“I’m exhausted” is all 33-year-old Florida House Speaker Will Weatherford could manage to say to me in a text responding to a question about how his Friday had gone.
Weatherford could have blamed his exhaustion on being the father of a 5-month-old child (in addition to two other wonderful young children). But Weatherford’s exhaustion, undoubtedly short-lived, was due to the flurry of activity that took place in the House last Friday — a ferocious agenda of major legislation passed only three weeks in to the 2013 legislative session.
As Aaron Deslatte of the Orlando Sentinel tweeted, “Easy to get myopic and incremental, but dang, the House passed some big bills today.”
In the spate of four hours and 10 minutes, the Florida House of Representatives approved along party lines a controversial plan (B 7011) to close off the Florida Retirement System’s traditional pension plan to future public employees, voted 108-7 to ban the machines used for games in Internet cafes (HB 155), passed a series of measures related to the funding of campaigns (HB 569), and unanimously passed HB 7065, a bill spelling out the process for Everglades cleanup going forward.
Were the House to come to an agreement with the Senate on just these measures, along with passage of a budget, the Florida Legislature could adjourn and declare the 2013 session a success.
There is, however, a lot of clock left in the game. Coming to agreement with the Senate on any, much less all, of the legislation passed on Friday is a tall order. And drafting a budget is a Herculean task in its own right.
Weatherford and his colleagues should be credited for pursuing such an ambitious agenda. Instead, Weatherford’s star has been dimmed — because what the media giveth, it also taketh away.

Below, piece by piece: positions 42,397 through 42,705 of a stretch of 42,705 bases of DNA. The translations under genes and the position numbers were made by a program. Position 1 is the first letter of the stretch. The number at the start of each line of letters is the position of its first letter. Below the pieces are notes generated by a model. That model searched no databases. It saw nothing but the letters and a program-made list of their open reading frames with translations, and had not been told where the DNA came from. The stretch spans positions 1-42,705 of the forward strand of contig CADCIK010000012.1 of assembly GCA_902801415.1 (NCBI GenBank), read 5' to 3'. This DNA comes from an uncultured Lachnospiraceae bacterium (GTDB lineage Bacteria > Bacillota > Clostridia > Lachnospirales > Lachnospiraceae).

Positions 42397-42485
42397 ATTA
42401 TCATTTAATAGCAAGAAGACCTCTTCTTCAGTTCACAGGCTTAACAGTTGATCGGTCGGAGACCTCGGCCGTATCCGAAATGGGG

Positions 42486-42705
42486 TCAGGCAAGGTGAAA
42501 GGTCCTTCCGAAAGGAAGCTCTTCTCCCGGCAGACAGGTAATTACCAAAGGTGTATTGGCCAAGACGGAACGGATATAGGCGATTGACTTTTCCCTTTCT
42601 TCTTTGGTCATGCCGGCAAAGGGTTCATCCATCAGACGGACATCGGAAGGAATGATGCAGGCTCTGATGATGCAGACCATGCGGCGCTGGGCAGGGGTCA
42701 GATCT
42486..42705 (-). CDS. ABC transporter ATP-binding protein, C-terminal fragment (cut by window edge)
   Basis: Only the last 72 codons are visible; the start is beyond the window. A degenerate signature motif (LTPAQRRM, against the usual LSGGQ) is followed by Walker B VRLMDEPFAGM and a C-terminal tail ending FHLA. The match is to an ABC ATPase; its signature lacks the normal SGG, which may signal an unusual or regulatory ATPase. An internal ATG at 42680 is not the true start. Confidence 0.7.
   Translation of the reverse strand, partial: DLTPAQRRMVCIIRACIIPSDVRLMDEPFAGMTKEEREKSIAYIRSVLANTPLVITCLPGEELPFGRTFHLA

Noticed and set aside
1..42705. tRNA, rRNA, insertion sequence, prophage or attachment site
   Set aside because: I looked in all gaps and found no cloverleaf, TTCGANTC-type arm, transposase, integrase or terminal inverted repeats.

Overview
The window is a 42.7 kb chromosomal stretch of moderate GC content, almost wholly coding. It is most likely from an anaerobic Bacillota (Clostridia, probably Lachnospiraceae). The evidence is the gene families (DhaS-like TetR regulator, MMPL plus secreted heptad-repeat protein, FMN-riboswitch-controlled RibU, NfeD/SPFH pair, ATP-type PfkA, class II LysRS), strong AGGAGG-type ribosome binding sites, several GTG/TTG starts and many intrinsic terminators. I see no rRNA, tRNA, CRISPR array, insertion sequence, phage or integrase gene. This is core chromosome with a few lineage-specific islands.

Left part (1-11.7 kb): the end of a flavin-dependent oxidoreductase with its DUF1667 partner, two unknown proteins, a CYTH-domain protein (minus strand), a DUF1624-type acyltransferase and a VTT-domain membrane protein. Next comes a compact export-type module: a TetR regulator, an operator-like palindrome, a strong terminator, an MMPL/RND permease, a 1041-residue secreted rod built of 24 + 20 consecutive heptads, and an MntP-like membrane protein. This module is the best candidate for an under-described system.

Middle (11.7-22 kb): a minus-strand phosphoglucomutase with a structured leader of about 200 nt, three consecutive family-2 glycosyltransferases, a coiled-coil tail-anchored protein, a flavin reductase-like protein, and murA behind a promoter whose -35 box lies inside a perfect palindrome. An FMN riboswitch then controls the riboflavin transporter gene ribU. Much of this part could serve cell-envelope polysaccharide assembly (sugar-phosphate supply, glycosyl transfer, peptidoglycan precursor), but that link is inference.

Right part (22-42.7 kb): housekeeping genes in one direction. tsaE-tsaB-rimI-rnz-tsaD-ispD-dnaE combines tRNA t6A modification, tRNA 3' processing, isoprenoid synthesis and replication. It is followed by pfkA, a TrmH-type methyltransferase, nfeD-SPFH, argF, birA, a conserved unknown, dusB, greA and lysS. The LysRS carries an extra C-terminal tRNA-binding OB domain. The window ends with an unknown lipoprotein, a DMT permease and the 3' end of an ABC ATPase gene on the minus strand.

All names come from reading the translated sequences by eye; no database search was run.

Weatherford “could never live up to the extraordinary bipartisan optimism and enthusiasm for his speakership,” wrote the Tampa Bay Times’ Adam Smith in his state round-up column, in which he names the Wesley Chapel Republican his “Loser of the Week” in Florida politics.
“Weatherford has managed to scrape off the sheen awfully fast, starting with painfully misleading personal anecdotes about why he opposes Medicaid expansion in Florida,” Smith wrote. “Weatherford also flies in style aboard a lobbyist’s plane, and between his preening before right-wing party activists in Washington last weekend and his approach on overhauling Florida pensions, he’s in danger of looking more like an ideologue than a leader.”
Other sprouts of discontent toward Weatherford have shot up. A Facebook page titled “How does Will Weatherford sleep at night” has been created. Members of Organizing for Action marched in front of Weatherford’s office last Saturday with signs reading, “Where there’s a Will, there’s no Way,” and “Patients over Politics.”
Weatherford’s personal anecdote about why he opposed Medicaid expansion was, as one member of his legislative leadership team pointed out to me, the “first time Will stepped in it.”
However, Smith’s snark about Weatherford “flying in style” is cliche journalism at its worst. As is his assessment that Weatherford preened at the Conservative Political Action Committee conference. (How is delivering a speech preening?) And Weatherford’s approach to overhauling Florida pensions, while not sitting well with moderate Republicans like Jack Latvala, is the kind of Chris Christie-esque leadership of which the state is in short supply.
Still, Smith’s labeling of Weatherford as the “Loser of the Week” is only the latest evidence that Weatherford is being forced to quickly learn how the other half lives — whether he deserves to find out or not.
In a September op-ed, I warned Weatherford that if he lives by the media, he would die by the media. I suggested he pursue a Nixon-goes-to-China agenda of bold policy initiatives, including banning Internet cafes and reforming election and ethics regulations.
So far, I was right, despite Weatherford doing exactly what I and most everyone else have asked of him.
Sometimes, Speaker Weatherford, doing good won’t be enough. Daring to be great may not even be enough. But Friday sure was a helluva effort at proving your critics wrong.